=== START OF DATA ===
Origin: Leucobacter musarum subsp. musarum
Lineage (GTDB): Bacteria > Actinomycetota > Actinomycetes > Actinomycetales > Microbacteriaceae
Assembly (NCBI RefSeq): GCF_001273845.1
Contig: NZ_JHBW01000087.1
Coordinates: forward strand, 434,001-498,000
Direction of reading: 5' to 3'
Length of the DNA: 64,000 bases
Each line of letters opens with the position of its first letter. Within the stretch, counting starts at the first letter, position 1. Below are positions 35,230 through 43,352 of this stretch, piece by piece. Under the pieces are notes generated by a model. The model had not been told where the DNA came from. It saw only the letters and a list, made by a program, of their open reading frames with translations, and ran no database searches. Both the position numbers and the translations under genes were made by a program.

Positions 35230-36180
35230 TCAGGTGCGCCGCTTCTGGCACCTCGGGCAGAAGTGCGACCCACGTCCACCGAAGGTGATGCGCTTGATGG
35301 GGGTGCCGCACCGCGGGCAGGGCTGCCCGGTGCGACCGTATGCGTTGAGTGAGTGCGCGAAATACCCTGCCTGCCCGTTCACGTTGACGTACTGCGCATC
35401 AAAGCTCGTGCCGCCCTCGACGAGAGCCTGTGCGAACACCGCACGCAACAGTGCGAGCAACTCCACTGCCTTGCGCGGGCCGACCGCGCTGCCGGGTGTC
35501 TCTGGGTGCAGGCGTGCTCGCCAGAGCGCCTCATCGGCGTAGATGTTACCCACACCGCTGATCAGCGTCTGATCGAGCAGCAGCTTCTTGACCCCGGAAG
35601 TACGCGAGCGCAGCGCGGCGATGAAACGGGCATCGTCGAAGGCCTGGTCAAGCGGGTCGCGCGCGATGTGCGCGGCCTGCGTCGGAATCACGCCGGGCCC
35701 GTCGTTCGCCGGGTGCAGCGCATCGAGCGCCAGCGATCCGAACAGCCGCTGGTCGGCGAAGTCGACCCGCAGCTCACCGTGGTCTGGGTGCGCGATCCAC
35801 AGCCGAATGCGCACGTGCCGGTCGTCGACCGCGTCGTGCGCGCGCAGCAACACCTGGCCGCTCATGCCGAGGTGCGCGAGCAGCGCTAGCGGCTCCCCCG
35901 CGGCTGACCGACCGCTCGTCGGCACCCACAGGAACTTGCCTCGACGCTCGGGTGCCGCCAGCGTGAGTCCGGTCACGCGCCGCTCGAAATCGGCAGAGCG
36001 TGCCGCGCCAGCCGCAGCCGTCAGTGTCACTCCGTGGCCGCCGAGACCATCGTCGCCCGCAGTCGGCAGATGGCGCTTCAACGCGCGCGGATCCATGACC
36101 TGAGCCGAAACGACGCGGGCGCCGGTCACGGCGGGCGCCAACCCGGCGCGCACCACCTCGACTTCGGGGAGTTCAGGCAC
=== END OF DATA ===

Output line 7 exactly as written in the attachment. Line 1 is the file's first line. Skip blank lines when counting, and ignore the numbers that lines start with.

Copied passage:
Length of the DNA: 64,000 bases